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October 10, 2010

Haroon, Waseem assure Pakistan of boxing medals


October 10, 2010

NEW DELHI: Boxers Haroon Khan and Muhammad Waseem both guaranteed Pakistan a medal after winning the quarter-finals of their respective categories of the boxing events in the Commonwealth Games here on Saturday.
Haroon Khan, brother of light-welterweight world champion Amir, said the England selectors who shunned him should be embarrassed.
Tommy Stubbs was England’s representative in the 52kg flyweight category in Delhi but he was beaten in his first fight by Welshman Andrew Selby, who Haroon edged on a countback in the quarter-finals on Saturday to earn at least a bronze medal.
“Yes, definitely,” the excitable Haroon told a swarm of mainly English media when asked if the country’s selectors should be embarrassed by their decision to overlook him.
“Whoever the selectors are, my job was to come here and prove them wrong which I have done. My aim was to get a medal, the 52 kilo English lad didn’t get it, I have got it,” said Haroon, who spoke as quickly as he moved in the ring.
The rejection obviously still grates the 19-year-old, born to Pakistani parents, who was desperately keen to fight the English boxer Stubbs.
“I had high hopes of facing him in this round because I had a perfect plan for him and I was confident I could have stopped him,” said Haroon, who leapt around the ring in celebration after having his hand raised by the referee.
Dripping with sweat after the cagey bout where he countered his Welsh opponent’s jab with some useful footwork, Haroon smiled as he told reporters of his delight at advancing further than Stubbs.
“I think whoever is being a (English) selector is not doing a great job,” he said. “I have seen so much talent out there and they are just not getting selected.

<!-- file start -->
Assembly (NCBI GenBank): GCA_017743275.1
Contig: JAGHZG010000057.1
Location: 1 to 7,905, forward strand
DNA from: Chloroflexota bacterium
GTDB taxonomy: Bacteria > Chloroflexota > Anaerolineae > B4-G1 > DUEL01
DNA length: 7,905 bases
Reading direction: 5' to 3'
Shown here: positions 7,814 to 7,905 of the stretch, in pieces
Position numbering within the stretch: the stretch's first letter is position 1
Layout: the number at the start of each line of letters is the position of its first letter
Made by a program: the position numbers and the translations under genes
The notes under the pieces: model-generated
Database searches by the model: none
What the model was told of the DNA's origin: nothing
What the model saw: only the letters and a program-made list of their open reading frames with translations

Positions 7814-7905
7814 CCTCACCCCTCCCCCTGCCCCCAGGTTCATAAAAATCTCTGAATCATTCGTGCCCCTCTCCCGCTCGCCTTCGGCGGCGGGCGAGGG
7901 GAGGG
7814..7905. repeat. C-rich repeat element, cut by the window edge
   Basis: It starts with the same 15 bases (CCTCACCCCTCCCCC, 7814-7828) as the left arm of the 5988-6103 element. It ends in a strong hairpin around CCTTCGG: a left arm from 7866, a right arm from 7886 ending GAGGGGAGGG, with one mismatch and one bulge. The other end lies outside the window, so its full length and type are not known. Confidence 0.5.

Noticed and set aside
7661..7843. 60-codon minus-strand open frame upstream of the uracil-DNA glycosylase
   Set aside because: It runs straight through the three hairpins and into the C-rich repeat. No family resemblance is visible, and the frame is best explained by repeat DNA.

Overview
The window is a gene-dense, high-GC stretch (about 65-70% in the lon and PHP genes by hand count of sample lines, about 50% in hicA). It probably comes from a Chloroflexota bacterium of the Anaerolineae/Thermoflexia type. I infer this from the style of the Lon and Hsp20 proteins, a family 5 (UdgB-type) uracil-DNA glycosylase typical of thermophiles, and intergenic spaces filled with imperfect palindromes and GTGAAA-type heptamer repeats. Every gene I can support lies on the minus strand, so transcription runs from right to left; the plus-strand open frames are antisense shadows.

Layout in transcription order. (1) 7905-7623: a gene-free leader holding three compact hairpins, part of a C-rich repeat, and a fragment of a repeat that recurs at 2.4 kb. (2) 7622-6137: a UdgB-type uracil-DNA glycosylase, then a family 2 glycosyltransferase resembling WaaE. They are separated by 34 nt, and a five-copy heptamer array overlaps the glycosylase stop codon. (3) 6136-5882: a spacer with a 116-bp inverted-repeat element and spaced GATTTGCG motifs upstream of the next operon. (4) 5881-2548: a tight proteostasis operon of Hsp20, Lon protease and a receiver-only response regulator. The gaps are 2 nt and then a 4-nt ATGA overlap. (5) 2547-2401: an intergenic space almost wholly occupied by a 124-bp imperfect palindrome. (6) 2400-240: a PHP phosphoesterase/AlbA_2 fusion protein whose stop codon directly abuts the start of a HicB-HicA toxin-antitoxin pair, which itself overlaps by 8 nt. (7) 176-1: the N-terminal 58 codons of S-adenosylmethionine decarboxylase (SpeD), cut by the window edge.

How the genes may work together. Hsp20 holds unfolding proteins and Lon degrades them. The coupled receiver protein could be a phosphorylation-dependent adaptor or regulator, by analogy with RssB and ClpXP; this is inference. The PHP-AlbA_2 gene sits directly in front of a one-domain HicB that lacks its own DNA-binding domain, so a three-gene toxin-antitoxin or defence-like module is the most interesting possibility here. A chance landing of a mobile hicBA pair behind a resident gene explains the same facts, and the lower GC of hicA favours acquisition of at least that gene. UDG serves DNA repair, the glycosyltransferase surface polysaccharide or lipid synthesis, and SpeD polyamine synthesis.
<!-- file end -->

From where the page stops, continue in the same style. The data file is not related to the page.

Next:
“I just wanted to get a medal to just prove, look I am good enough to be in that English squad ... and I think I have done that.”
There was little love lost between the two fighters in the quarter-finals, with Haroon

unhappy at Selby’s trash talking ahead of the three-round contest which finished 3-3.
“I was bored so I went to the Internet cafe and started reading the media and saw Selby saying that he battered me (previously), well look what happened (just) then,” he said.
Both respectfully touched gloves after the second round but the Welshman appeared reluctant in congratulating the Bolton-born victor, before leaving the noisy Talkatora Stadium without talking to the media.
Next up for Haroon will be India’s Suranjoy Mayengbam, who was impressive in his victory over his Malaysian opponent Mohamed Subrie and was roared on by a three-quarters full partisan home crowd.
Haroon, though, is confident of victory in a highly anticipated India-Pakistan clash.
“It will be tough, he is a great fighter. (But) I’m still targeting that gold medal.”
Defensively sound if a bit loose in attack, Khan lacks the carved skills of his world champion brother, who won a silver for Britain at the 2004 Athens Olympics and has been offering the Pakistani fighter some words of encouragement via Twitter.
“It’s great all the support he is giving me all the way from the Philippines, I can’t ask for any more from him.”
Earlier, Waseem got the better of Ghana’s Duke Micah in their quarter-final of the 49kg light flyweight category to set up a clash with defending champion Jafet Uutoni of Namibia.
“I was very aggressive in the first two rounds. He was very tough and if my technique was not good, I would have lost the match.”
Waseem said he would now aim for the gold. “I am not content with just a bronze medal. My aim is the gold medal,” he said.

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